Writing for publication is work. It means putting in consistent time and effort. Placing books for publication – acting as a literary agent – is work too. It means winnowing out.
From among all the offerings sent to you, what seems to be publishable, what will grab an editor’s (and obviously a reader’s) attention, what has the potential to have enough sales so that the cost of production and editorial work is covered and the publishing company makes a profit. What,
you thought that the publishers are looking for great literature as their way to self-fulfillment?
Can you go it alone?
Yes, you can, and a number of authors do just that. You can write the book, edit it carefully, and try to find a publisher on your own. One way is to send out many inquiries and manuscripts and hope that the publisher will see your gem among the dross.
This is called submitting a work “over the transom.” It is placed in the “slush pile,” to be read (or not) by an editorial assistant, who will either discard it or send it on for further review. In fact, a number of publishers do not accept any unsolicited manuscripts and want any submissions to come only from a literary agent.
There is another pitfall to the go-it-alone method. Many prospective authors do not realize that there are a number of markets for which one can write. Publishers and literary agent to tend to specialize in certain of these markets, and they reject anything that falls outside of these.
For example, a publisher who specializes in science fiction is highly unlikely to consider a bodice- ripper that fits into the romance book category. Some publishers have a number of different departments, each of which handles a different genre.
Thus children’s fiction, children’s non-fiction, and children’s picture books might all belong in different departments of the same publisher and a submission to the wrong department doesn’t mean that they will route it onward to the correct one. Therefore, if you are writing for the education market, seek only literary agencies who specialize in that market.
You can e-publish your book. Thus, you do all the editorial work (or hire someone to do it), design your own cover, and upload it to Amazon (for the Kindle), or Google, or some other site. These sites will post your work and exact a certain commission from your sales. However, the big questions for e-authors are simply how does your book get singled out, how can you publicize it,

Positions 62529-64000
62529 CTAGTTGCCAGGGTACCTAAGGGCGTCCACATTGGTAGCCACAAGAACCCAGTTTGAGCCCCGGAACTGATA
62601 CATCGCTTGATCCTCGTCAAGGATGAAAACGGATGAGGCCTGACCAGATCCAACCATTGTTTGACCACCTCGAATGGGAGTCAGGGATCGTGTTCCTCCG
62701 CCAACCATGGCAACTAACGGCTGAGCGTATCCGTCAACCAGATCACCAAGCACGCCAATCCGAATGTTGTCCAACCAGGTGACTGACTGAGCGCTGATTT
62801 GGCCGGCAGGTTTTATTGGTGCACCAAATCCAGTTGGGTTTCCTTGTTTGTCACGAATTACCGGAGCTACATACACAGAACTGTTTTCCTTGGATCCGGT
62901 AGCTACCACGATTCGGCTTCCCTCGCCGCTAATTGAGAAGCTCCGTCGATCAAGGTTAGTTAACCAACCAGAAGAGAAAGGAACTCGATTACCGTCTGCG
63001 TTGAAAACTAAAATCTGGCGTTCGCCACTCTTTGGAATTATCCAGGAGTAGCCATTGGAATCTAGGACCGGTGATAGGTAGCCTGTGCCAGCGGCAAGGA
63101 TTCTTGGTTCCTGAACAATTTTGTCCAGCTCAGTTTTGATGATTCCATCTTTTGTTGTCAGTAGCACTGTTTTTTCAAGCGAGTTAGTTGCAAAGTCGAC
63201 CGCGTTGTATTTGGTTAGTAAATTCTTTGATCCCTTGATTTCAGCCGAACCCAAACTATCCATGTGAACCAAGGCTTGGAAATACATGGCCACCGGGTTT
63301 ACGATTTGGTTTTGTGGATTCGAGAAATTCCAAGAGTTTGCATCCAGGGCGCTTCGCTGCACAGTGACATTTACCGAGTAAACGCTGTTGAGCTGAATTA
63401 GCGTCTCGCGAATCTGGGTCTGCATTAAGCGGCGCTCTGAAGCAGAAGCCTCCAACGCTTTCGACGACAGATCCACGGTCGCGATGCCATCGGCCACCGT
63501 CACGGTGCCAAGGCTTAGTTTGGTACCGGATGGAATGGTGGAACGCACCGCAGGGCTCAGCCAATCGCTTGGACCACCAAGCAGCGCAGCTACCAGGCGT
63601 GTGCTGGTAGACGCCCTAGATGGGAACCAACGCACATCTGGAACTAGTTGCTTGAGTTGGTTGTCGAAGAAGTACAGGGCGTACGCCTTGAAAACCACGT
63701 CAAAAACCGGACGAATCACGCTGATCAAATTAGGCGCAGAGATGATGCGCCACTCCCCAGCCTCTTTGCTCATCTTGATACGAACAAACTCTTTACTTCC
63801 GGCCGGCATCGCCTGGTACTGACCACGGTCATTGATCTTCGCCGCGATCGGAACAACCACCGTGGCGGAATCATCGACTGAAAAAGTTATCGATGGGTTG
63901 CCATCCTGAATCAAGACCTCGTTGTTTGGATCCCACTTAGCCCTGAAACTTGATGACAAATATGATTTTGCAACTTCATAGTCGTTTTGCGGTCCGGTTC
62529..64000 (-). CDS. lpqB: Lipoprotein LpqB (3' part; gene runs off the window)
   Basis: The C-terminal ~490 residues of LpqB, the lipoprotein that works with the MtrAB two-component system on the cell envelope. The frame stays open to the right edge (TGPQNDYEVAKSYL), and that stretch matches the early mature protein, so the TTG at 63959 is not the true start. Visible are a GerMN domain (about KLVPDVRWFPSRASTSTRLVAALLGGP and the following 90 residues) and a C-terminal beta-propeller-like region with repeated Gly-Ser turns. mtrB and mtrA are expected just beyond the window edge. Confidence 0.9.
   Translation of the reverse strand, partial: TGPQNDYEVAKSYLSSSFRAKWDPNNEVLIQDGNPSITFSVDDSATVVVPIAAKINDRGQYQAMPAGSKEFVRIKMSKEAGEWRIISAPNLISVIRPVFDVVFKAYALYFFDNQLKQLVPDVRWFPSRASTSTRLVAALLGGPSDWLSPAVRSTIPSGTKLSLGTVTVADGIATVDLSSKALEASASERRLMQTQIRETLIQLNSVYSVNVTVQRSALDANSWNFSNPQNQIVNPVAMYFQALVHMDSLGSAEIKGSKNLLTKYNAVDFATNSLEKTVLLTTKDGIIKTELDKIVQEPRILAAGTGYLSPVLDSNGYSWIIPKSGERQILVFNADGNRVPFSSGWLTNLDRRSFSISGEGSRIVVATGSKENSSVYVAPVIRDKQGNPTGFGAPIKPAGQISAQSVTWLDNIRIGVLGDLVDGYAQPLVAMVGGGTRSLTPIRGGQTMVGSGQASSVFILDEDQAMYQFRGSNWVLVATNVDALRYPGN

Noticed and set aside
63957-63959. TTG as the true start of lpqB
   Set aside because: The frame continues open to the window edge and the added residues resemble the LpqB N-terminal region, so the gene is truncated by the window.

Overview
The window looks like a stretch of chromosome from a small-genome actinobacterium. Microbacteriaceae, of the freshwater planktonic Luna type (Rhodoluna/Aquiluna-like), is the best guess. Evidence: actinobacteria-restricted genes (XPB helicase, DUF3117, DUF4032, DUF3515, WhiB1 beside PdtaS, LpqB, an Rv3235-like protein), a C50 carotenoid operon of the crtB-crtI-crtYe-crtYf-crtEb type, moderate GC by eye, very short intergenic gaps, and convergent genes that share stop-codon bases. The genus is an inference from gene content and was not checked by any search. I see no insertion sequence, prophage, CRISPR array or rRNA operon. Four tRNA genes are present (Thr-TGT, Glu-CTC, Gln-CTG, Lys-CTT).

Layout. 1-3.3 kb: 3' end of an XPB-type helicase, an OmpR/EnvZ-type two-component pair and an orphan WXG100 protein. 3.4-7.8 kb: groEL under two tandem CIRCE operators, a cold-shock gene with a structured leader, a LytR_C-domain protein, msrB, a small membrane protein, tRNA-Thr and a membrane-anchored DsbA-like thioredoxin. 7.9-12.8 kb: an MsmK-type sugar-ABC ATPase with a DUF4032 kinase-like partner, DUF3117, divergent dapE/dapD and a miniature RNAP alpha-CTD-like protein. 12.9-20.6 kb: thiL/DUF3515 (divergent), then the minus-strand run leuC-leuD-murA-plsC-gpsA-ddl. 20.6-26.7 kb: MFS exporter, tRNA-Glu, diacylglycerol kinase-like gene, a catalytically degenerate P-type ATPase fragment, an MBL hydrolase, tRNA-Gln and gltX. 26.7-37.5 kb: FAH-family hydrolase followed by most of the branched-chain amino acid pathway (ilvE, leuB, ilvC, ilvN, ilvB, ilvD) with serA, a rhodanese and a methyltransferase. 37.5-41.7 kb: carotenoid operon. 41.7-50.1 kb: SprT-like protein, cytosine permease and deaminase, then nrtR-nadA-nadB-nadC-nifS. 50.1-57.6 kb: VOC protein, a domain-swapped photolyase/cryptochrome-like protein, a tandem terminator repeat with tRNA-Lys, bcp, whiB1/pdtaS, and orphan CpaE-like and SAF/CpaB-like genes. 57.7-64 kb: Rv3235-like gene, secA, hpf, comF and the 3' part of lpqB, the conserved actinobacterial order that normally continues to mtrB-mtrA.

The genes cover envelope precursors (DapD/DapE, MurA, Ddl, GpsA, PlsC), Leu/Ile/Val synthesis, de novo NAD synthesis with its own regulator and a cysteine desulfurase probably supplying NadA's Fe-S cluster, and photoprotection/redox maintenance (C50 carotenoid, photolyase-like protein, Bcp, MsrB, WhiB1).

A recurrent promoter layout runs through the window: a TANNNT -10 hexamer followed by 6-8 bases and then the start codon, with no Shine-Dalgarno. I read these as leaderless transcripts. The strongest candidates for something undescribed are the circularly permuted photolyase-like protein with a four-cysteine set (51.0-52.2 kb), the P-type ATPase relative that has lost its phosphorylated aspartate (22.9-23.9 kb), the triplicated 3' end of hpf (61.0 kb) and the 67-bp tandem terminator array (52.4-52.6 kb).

how do you price it to sell:
how do you get it noticed?
What are the advantages of using a literary agent? First, this avoids the over-the-transom process and ensures that your submission will be read and considered. Of course, it must fall within that agent’s area of practice. For example, one literary agency writes, “We receive and reject submissions of children’s fiction, children’s picture books, non-fiction in all kinds of non-education-related areas, romances, etc.
However, a simple reading in our website would tell the prospective author that we specialize in materials for the education market, largely for staff development, teaching skills and textbooks. Even though an author may feel that there is an educational component to her book (and often there is), the book belongs primarily to a different market, one in which we have no expertise.”
What a literary agent offers is a variety of editorial contacts and expert knowledge of which publishers specialize in different fields. Then, the agent has knowledge of publishing contracts, royalty structures, author rights, marketing issues, and other contractual matters. The agent negotiates the contract on the author’s behalf and then submits it to the author for approval.
How can you interest a literary agent in your work? The first step is to select an agency based on its areas of specialization. There are several sources of information about agencies. One can find them in most public libraries. The industry standard reference is Literary Market Place. This annual set of books lists all literary agencies and gives their contact information.
The listing also describes in which areas the agency specializes. Another reference source is Writers’ Market. There are also businesses which, for a fee, offer advice and contacts to authors seeking representation. For example, AgentResearch.com has the expertise and contacts and has been in business for a substantial period of time.
Second, either a query letter that briefly describes your work or an actual structured proposal along with several sample chapters. Beware:
No hand-written submissions
Carefully edited to eliminate misspellings
Short sentences and avoidance of long, run-on sentences. If submitting by mail, always include a self-addressed, stamped envelope (SASE).
If you wish to submit by email, first check to see if the agency accepts email submissions. For example, one educational literary agency prefers email submissions.
Their website states to whom submissions should be addressed. Ideally, attachments should be in.doc or.docx format using Microsoft Word, double-spaced, 12 pt. type and Times Roman font.
Always check for the appropriate email address. Email that is addressed to just the agency may not always be forwarded to the appropriate decision maker. The agency’s website should indicate the contact information.